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Dublin: 12 °C Friday 20 September, 2019
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Sewer debris discharges into River Liffey after heavy downpours yesterday

The capital experienced bouts of heavy rain yesterday afternoon.

Wastewater in the River Liffey yesterday
Wastewater in the River Liffey yesterday

A BOUT OF heavy rainfall in Dublin city yesterday caused sewer debris to seep into the River Liffey. 

In a statement to TheJournal.ie, an Irish Water spokesperson said that it is “not uncommon for stormwater overflows to occur from the wastewater network”. 

“This is to ensure that the network does not overflow and cause a flood of raw sewage into homes and businesses,” the spokesperson said. 

Yesterday’s rain in the capital caused spot flooding, the National Gallery’s roof to leak and a delay to train services after lightning struck

Wastewater discharge into the Liffey and Dublin bay area is a relatively common occurrence, in part due to the Victorian design dating back to 1851.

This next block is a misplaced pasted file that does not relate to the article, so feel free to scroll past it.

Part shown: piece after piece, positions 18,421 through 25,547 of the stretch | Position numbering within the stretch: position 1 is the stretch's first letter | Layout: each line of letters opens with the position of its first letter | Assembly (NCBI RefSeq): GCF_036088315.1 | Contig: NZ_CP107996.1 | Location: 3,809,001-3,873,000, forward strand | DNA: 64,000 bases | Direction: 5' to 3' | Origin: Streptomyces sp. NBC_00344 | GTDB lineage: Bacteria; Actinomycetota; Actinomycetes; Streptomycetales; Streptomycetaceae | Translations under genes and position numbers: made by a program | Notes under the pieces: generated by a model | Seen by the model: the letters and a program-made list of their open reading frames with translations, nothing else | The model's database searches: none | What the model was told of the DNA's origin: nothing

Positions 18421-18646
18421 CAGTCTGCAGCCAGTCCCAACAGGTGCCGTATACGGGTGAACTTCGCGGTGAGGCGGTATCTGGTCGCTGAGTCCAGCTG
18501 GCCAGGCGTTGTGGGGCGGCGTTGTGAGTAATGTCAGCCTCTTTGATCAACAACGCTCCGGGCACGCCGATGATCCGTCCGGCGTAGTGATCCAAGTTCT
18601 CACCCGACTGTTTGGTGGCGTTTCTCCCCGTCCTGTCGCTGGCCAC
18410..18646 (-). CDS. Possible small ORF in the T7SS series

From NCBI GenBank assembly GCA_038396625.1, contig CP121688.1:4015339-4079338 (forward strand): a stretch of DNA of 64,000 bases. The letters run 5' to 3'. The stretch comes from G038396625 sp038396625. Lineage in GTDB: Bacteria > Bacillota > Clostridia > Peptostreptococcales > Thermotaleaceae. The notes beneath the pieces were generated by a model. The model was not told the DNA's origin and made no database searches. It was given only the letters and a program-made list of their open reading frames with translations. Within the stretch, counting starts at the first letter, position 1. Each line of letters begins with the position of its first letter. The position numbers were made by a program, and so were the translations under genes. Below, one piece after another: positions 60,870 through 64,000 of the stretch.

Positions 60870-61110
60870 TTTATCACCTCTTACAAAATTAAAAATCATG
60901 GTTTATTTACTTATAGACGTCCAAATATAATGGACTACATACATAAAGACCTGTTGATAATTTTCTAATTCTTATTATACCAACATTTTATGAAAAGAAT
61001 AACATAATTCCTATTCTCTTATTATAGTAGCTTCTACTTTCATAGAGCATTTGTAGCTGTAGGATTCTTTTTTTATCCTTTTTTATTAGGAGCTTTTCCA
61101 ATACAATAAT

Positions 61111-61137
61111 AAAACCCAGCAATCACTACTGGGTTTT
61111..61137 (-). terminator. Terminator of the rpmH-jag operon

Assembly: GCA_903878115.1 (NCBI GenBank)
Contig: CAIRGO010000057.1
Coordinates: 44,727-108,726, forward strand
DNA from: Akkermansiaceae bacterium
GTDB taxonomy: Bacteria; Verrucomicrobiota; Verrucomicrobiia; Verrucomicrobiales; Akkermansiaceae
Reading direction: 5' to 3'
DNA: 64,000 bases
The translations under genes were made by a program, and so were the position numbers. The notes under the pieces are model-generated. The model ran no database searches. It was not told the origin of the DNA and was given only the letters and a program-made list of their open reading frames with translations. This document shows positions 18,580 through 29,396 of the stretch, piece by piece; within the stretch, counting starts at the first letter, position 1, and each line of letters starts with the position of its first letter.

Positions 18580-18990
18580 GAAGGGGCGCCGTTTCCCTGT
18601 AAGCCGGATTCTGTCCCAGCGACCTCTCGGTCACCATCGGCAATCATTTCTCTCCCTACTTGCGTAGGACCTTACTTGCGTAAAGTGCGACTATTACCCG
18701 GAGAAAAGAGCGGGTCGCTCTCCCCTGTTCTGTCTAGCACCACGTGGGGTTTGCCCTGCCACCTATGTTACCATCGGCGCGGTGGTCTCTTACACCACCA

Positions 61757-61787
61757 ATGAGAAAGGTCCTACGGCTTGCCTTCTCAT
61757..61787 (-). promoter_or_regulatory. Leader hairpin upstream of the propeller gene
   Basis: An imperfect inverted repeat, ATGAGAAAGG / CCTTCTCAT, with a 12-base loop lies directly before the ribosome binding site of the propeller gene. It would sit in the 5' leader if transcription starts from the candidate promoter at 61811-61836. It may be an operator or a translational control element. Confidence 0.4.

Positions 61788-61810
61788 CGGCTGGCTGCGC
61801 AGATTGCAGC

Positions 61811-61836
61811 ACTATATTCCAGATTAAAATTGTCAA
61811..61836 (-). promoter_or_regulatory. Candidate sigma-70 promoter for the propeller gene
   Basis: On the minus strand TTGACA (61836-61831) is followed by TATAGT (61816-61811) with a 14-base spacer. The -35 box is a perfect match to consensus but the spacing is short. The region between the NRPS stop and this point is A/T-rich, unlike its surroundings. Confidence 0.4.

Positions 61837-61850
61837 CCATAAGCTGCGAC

At the time, a Dublin city engineer was tasked with redeveloping Dublin’s inadequate drainage system. Originally designed for a population of 325,000, Dublin’s wastewater treatment facility was first built at Pigeon House Harbour, Ringsend. 

Legacy issues from this original Victorian network persist to this day. If future city planners wanted to prevent storm water overflowing and mixing with sewage, separate collection systems would be built, a spokesperson for the EPA has said.

Figures seen by TheJournal.ie show that billions of litres of untreated waste water have overflowed into Dublin Bay from the Ringsend Wastewater Treatment Plant (WWTP), with more than 100 incidents since the beginning of 2015.

DSC_0493 Such an occurrence after heavy rain is not uncommon.

On the most recent overflow into the Liffey yesterday, Irish Water said: “In general these network overflows are not screened and whereas this stormwater is mainly rainwater, it also includes wastewater and debris from the sewer network which can include sanitary items that should not be flushed.”

The spokesperson added that the problem is exacerbated by the kinds of items flushed down toilets, such as “wipes, cotton buds, plasters, sanitary towels and tampons, cotton buds and nappies”.

With reporting from Stephen McDermott, Cónal Thomas, Gráinne Ní Aodha

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Sean Murray

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